From: Henry Spencer <firstname.lastname@example.org>
Subject: Re: Lunar territory claim
Date: Wed, 31 Jan 1996 18:58:00 GMT
>> What about mining the moon (or another body) for life-neccesary
>> products like oxigen or (on a NEA) water? Surely no signatory
>> could claim that saving lives is against the rights of
>> 'all of mankind'...
Depends. "Saving lives" is a term usually applied only to emergencies.
Deliberately putting yourself in a position where you can survive only by
stealing from your neighbors is a very different matter; the judge will
not be sympathetic.
>> Extending the question, what about mining the moon for metals to
>> repair the astronauts' ship? ...
Again, the question is whether this was an unforeseen emergency, or a
deliberate attempt to evade the signatories' property rights. And even
if the situation was genuinely a life-threatening emergency, you will be
expected to eventually pay the property owners for the materials you have
>> The treaty signatories will have
>> a hard time claiming that a couple of tons of rock or regolite
>> has reduced the profits of 'all of mankind'. Here, the analogy
>> is sailors who cut down some trees to repair a mast or boom on
>> their vessel.
If they cut them down from an orchard, you bet your booties that the
orchard owner will want compensation, no matter how vital the repair was.
Certainly you've reduced the profits of "all of mankind": you've stolen
those rocks rather than paying for them, reducing a.o.m.'s profits by the
amount a.o.m. would have charged you for them. If you steal $1000 from
Donald Trump, you can't expect to be acquitted by claiming that you
haven't reduced his fortune significantly.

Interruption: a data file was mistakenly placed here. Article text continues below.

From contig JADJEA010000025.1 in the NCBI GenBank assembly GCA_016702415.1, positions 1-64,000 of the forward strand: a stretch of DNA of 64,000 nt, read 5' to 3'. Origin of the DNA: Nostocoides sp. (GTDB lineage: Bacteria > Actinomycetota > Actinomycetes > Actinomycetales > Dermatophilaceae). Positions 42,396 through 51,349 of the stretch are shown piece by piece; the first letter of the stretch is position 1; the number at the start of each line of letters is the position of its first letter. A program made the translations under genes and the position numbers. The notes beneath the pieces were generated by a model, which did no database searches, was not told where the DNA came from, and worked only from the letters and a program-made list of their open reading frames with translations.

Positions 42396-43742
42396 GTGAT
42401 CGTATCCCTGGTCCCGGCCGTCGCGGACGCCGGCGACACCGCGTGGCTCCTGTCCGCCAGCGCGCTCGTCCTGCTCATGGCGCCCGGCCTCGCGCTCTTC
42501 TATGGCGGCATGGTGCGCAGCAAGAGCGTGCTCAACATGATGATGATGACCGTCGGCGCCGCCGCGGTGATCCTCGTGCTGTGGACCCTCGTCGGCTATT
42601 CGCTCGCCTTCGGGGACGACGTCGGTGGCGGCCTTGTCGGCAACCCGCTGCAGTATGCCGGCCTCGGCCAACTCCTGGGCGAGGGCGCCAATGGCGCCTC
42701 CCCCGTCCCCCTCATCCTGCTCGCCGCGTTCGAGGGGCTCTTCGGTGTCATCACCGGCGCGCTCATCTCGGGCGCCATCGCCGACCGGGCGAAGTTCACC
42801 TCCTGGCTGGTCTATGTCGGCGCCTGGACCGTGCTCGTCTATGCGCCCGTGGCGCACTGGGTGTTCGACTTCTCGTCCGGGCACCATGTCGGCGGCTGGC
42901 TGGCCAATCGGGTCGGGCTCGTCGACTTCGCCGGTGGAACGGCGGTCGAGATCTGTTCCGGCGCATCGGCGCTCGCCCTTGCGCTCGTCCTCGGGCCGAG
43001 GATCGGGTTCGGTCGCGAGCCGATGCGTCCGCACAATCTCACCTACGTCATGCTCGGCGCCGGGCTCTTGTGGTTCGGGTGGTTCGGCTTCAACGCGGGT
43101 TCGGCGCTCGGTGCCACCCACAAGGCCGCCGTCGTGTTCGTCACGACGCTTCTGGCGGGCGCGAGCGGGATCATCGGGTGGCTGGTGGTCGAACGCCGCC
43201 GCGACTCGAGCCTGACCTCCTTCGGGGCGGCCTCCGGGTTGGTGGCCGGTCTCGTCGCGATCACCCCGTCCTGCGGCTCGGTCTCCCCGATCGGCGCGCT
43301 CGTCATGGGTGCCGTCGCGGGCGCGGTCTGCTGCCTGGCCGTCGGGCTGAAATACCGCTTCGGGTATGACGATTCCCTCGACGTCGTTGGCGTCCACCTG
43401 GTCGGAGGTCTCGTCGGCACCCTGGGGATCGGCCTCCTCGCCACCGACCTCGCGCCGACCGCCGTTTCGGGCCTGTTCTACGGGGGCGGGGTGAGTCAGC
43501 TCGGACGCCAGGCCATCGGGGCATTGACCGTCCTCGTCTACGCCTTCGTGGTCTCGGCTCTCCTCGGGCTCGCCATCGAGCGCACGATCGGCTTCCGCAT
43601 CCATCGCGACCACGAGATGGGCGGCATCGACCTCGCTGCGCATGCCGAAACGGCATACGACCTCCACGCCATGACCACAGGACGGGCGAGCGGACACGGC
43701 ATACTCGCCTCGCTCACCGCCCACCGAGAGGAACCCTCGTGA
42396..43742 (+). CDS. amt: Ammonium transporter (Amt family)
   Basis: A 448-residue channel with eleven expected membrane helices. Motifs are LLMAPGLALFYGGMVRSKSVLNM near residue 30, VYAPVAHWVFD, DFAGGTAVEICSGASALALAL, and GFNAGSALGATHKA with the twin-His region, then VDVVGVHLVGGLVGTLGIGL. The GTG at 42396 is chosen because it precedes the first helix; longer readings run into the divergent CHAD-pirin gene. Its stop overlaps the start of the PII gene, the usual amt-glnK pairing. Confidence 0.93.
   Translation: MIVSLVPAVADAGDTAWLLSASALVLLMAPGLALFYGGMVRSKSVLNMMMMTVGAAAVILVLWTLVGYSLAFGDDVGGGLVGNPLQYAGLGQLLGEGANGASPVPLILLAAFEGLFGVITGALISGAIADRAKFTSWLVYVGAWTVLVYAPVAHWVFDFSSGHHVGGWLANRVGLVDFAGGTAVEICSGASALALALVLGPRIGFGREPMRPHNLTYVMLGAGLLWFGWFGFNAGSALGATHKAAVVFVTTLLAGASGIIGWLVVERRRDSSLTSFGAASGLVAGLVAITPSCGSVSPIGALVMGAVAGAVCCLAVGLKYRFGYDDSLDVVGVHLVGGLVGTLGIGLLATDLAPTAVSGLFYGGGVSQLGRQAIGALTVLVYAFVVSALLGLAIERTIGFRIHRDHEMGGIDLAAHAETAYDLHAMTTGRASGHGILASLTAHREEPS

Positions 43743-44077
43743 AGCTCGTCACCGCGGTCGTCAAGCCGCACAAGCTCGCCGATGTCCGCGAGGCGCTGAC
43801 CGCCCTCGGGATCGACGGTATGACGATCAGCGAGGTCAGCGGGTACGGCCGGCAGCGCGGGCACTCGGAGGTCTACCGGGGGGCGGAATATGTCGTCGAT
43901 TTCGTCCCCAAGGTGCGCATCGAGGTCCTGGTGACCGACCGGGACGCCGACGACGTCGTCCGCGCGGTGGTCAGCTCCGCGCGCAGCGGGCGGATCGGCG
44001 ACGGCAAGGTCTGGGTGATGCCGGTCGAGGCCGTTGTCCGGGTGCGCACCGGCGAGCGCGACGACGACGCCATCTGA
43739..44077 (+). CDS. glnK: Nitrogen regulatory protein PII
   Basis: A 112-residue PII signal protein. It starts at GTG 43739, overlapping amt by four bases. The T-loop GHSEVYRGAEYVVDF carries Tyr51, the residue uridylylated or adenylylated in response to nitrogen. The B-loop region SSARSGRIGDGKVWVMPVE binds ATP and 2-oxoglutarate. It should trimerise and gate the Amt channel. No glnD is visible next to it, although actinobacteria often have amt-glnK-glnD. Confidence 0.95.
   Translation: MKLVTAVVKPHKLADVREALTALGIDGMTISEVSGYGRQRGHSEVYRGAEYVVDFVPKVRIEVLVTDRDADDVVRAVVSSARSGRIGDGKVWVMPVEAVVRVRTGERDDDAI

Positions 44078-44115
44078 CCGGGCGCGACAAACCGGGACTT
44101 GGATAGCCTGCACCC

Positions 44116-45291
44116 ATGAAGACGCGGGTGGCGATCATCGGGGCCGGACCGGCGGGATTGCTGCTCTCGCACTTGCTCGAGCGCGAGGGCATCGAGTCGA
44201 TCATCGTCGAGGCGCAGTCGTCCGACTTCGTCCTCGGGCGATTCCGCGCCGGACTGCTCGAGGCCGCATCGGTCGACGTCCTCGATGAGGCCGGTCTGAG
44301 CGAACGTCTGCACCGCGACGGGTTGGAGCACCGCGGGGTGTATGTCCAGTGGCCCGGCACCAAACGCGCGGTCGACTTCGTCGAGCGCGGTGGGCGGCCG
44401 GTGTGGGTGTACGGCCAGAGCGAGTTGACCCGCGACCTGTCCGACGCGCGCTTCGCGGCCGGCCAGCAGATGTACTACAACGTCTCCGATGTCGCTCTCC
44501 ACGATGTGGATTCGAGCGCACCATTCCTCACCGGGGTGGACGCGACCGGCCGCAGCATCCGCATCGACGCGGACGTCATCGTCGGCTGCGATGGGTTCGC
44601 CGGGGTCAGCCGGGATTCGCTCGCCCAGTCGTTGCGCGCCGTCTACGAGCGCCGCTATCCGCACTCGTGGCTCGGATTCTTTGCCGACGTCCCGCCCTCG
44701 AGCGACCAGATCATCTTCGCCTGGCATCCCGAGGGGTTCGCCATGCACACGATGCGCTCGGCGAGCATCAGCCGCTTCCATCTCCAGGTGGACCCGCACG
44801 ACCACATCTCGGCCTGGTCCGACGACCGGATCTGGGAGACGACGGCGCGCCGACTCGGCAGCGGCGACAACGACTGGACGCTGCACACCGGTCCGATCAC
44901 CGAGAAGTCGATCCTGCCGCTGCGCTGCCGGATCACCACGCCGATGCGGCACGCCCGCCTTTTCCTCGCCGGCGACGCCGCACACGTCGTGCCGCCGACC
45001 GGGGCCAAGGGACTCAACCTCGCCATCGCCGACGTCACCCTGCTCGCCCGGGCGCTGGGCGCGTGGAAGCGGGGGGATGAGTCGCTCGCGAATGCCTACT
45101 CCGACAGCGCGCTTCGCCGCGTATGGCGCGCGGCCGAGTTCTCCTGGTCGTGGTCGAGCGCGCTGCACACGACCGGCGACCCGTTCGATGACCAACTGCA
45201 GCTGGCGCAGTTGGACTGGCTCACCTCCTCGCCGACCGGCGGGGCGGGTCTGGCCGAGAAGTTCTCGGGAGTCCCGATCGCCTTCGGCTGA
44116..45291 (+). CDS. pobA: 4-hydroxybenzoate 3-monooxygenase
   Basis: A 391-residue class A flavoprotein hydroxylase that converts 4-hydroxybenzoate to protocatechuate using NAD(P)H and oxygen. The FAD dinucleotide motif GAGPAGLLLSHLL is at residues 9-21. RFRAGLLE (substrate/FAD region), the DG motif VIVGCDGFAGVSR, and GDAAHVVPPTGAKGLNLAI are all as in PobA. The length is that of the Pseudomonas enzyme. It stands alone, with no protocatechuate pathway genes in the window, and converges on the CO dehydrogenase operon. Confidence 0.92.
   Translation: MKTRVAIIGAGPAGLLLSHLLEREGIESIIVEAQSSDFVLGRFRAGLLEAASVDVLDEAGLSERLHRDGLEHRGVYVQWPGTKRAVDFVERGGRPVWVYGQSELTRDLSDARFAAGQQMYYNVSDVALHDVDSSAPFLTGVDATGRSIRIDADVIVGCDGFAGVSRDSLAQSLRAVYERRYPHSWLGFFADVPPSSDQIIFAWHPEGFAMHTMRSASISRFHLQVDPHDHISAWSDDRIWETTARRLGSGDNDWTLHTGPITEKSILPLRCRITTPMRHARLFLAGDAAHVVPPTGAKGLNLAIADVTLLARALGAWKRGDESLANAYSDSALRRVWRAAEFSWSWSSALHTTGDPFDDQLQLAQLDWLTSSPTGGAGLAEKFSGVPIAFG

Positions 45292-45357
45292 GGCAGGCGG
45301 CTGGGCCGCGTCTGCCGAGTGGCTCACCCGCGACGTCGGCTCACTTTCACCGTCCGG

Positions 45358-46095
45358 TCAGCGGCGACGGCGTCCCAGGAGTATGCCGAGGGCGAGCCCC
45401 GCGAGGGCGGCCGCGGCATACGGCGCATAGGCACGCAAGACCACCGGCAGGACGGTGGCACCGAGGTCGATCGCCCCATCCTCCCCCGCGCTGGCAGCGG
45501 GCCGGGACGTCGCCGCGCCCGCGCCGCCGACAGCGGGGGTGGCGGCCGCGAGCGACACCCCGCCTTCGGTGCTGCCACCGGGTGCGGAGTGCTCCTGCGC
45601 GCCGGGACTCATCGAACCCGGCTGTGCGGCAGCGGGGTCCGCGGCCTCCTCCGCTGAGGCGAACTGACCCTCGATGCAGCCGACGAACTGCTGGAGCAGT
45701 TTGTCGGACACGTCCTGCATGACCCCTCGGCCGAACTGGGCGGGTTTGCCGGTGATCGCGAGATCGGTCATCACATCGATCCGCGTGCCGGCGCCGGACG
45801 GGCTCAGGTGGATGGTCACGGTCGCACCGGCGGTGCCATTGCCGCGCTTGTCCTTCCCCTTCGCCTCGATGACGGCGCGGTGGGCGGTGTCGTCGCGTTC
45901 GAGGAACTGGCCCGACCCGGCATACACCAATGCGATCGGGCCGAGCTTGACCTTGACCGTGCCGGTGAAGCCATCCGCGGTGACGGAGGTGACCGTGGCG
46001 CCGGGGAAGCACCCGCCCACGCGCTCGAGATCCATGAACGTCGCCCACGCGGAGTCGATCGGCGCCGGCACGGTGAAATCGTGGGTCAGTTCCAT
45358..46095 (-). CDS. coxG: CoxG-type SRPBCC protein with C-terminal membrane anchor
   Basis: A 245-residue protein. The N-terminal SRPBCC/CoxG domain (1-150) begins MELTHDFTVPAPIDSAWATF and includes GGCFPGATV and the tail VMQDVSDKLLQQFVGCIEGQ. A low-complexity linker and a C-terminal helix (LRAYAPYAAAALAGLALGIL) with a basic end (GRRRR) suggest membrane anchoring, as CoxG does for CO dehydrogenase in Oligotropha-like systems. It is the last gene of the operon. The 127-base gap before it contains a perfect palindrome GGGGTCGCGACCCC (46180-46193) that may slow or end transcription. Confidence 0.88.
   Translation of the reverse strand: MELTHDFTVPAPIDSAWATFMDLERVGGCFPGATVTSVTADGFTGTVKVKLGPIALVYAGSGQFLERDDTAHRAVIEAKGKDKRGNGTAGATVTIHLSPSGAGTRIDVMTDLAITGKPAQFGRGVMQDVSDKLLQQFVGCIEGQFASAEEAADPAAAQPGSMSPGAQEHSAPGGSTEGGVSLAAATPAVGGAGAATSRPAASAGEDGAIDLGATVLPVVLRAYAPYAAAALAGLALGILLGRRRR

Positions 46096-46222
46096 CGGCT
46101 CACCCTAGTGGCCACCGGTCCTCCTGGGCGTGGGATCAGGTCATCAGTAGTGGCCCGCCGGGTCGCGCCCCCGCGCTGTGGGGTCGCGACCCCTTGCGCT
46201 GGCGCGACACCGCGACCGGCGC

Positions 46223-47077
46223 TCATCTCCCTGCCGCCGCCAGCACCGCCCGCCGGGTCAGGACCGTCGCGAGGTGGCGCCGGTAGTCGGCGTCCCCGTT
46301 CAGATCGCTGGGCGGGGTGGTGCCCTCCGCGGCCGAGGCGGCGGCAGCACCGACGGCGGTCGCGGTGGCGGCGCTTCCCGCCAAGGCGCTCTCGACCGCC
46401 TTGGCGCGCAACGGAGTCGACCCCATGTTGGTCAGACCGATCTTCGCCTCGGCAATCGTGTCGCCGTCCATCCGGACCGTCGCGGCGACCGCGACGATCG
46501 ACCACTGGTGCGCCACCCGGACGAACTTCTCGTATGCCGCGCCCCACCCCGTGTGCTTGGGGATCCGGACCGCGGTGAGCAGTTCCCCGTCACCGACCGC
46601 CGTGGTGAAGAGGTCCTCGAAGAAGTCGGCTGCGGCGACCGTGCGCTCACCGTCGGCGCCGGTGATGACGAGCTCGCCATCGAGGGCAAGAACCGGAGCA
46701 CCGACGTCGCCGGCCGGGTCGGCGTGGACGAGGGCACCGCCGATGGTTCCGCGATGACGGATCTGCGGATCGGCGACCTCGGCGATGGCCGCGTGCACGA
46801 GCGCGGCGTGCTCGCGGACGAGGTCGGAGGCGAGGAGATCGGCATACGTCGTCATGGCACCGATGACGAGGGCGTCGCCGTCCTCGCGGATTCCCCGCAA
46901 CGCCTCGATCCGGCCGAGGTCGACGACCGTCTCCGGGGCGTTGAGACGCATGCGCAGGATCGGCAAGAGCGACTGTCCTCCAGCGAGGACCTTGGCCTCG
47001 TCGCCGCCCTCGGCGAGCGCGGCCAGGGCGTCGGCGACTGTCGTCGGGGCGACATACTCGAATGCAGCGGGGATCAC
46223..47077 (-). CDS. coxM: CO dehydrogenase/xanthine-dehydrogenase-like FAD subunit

>> And finally, what does the treaty say about using lunar or asteroidal
>> resources to live in space, without trying to sell them on earth
>> for profit?
The treaty says nothing about "on Earth". You are clearly using those
materials for your own gain, to wit, reducing the amount you have to
pay for resupply flights from Earth.
>> It can be argued that the colonists reduce the profit of 'all of
>> mankind', on the other hand, they form part of 'all of mankind'...
A 50-person colony is about one millionth of one percent of "all of
mankind". So one-millionth of one percent of the materials they are using
are theirs. The rest belong to somebody else and should be paid for.
(Actually it's even worse than that, because the Moon Treaty barely
admits that private enterprise exists; the ownership is probably vested
in governments, not individuals, so you can't even claim your fraction.)
>> forcing the spacers to die to protect the rights of the earthers
>> is atrocious.
The spacers aren't being forced to die, merely to exercise some foresight
and not put themselves in a position where they can survive only through
Now, I don't want to sound like I'm *defending* the stupid treaty. :-)
Clearly we need notions of property rights, mining claims, etc. in space.
However, this will require new law and new treaties. The ">>" arguments
above are simply ridiculous; such transparent evasions won't convince
anyone that your actions are legal under the treaty.
The Earth is our mother. | Henry Spencer
Our nine months are up... | email@example.com